Intel stops construction of $25 billion chip factory in Israel

The deal, announced in December of 2023, was slated to be the largest investment the international chipmaker has made in Israel so far.

Intel’s $25 billion chip factory in Israel has been halted, although the chipmaker said in a statement that it was ‘still committed to the region.’

In the last few days, Intel’s suppliers received notice to halt the delivery of materials and cancel contracts required to establish the chip factory.

According to Calcalist, Israel’s Ministry of Finance was already aware of the decision to stop the construction, with the financial news outlet speculating whether it was a delay or a cancellation of the deal.

“Is Intel’s new $25 billion factory in Israel in danger of being canceled?” Calcalist posed.

The $25 billion deal for the construction of the chip plant, announced in December 2023, was slated to be the largest investment the international chipmaker has made in Israel so far.

The factory, which was supposed to have been built in Kiryat Gat, would have meant $3.2 billion in incentives for Intel, with the chipmaker committing to purchasing $60 billion from Israeli suppliers.

As late as March, it was reported that OPC was expected to build a power plant for Intel with an investment of $900,000 million.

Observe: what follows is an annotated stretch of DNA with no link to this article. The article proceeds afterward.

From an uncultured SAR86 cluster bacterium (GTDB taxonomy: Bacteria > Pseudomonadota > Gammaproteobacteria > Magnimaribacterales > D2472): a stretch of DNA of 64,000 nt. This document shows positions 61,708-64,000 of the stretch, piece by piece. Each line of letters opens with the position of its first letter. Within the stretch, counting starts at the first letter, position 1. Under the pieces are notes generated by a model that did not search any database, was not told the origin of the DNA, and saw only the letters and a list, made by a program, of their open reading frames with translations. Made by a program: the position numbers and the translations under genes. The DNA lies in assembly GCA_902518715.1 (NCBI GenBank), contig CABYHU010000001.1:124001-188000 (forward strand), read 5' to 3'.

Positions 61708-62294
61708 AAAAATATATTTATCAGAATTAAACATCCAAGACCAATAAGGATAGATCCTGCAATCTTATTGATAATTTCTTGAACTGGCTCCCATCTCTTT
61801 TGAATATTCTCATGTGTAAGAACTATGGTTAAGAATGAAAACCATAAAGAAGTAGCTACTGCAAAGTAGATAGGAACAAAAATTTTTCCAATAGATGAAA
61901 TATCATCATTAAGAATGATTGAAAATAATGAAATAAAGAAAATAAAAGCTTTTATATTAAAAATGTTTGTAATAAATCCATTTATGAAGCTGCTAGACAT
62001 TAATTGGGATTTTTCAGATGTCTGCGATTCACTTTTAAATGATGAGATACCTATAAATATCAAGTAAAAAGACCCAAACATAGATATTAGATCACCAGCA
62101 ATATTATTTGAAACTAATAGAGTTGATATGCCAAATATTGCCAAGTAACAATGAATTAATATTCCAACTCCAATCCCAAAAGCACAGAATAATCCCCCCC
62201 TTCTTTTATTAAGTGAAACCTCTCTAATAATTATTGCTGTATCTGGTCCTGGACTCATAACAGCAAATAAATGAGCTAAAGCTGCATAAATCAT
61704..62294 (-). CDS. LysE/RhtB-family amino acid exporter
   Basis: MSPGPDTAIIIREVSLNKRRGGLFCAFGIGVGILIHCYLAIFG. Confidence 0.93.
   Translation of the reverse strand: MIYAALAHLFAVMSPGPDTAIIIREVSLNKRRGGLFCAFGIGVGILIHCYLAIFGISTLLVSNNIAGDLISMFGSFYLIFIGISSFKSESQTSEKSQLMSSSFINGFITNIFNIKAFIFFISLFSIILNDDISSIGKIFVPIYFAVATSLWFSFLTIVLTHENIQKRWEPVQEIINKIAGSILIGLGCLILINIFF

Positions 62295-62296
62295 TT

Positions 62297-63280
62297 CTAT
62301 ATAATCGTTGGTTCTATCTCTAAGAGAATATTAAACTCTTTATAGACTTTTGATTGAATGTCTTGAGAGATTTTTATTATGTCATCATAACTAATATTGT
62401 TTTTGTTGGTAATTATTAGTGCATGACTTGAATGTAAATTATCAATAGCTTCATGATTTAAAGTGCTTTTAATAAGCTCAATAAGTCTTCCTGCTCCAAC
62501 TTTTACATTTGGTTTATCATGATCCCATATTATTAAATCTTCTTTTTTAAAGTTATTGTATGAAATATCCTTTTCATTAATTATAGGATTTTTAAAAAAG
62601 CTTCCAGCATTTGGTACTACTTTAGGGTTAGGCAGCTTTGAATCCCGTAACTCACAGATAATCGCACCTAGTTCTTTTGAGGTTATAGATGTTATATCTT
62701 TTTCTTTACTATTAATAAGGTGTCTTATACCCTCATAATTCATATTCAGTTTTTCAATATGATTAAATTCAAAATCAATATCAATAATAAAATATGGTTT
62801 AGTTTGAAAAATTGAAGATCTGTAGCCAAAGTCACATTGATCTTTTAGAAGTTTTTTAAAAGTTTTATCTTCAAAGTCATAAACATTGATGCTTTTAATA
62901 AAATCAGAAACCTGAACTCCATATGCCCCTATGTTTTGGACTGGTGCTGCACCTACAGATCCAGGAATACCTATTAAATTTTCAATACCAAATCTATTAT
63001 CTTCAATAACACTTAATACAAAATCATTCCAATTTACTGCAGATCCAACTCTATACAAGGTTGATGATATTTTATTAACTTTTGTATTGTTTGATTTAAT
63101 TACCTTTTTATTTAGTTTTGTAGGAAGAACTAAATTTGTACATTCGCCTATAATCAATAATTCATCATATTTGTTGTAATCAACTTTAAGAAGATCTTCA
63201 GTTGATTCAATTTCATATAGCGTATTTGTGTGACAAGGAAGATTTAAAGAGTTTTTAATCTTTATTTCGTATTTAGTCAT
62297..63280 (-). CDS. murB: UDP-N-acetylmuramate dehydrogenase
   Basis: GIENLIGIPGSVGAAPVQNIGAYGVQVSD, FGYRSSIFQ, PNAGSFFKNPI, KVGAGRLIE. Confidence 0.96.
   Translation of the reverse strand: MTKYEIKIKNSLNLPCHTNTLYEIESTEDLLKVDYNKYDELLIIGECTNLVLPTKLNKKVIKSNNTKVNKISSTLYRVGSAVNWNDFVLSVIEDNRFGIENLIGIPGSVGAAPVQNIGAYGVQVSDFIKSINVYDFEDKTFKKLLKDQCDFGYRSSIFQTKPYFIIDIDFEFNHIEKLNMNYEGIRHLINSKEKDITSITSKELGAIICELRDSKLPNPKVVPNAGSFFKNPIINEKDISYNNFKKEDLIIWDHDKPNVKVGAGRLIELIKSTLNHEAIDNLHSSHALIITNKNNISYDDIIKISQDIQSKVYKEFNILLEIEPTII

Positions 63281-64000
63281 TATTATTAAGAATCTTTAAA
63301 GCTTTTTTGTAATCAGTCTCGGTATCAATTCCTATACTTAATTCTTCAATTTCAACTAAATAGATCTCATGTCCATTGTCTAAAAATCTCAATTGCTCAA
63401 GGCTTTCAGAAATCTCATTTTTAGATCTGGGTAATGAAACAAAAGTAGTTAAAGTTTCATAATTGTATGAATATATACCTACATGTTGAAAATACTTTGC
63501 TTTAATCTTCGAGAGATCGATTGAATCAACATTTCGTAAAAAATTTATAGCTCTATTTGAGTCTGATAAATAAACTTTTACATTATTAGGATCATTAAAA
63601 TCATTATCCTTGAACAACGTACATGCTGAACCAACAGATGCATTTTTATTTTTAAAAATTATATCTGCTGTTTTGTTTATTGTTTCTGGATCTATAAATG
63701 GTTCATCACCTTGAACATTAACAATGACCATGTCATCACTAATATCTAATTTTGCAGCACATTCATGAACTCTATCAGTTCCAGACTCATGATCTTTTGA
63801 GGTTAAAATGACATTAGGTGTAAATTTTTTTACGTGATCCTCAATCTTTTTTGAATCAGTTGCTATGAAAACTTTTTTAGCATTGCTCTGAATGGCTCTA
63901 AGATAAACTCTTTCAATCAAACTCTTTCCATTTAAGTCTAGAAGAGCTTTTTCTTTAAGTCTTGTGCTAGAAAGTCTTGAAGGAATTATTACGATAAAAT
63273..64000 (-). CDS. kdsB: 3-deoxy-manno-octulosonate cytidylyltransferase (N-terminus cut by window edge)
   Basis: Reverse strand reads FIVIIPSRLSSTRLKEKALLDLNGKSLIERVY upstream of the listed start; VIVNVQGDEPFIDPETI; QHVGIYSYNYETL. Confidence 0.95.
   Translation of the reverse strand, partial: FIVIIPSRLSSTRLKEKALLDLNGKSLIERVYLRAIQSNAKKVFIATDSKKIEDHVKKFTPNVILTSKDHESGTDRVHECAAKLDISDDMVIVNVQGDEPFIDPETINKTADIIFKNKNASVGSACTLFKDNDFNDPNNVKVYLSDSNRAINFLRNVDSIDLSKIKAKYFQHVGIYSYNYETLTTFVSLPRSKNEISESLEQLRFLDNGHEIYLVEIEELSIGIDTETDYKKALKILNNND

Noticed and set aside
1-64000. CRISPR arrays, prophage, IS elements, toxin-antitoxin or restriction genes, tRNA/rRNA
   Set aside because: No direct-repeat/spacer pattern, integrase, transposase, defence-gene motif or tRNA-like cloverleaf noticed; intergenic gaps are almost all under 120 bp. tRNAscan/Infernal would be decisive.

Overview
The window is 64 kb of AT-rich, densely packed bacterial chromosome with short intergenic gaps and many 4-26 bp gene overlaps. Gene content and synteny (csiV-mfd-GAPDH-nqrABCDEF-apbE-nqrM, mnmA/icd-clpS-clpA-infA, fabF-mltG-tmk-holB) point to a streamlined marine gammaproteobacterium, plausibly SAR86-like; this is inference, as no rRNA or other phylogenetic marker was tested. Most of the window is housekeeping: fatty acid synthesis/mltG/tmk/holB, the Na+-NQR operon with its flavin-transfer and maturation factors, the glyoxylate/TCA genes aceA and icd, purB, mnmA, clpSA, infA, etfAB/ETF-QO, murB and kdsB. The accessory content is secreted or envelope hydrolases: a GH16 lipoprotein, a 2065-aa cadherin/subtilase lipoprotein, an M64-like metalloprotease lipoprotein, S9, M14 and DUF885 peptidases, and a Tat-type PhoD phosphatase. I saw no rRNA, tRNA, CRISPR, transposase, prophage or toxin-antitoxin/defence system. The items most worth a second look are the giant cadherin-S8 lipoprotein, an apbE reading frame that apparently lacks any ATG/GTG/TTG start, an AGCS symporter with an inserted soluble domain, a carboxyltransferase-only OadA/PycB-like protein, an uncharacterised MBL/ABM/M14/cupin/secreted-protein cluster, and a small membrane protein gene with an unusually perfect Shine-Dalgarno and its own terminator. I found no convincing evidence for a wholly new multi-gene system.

Idan Ofer, the head of OPC, signed a memorandum of understanding with Intel, and construction of the power plant was slated for completion by 2026.

It has also been reported that several Intel officials in Israel have moved to Ohio to work at the Intel factory that is being established there.

Intel, which has four development sites in Israel and employs 12,000 Israelis, has said that it is “still committed to the region,” not defining whether “region” meant Israel specifically or possibly another location in the Middle East.

In a statement, Intel said, “Israel continues to be one of our key global manufacturing and R&D sites, and we remain committed to the region.”

It continued, “As mentioned previously, the scope and rate of expansion of Intel’s production at the company’s sites around the world depend on a number of changing factors.”

“Managing a project of this magnitude, especially in our industry, usually involves schedule adjustments. Our decisions are based on business conditions, market dynamics, and responsible capital management,” it concluded.

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EDITORS NOTE: This World Israel News column is republished with permission. ©All rights reserved.

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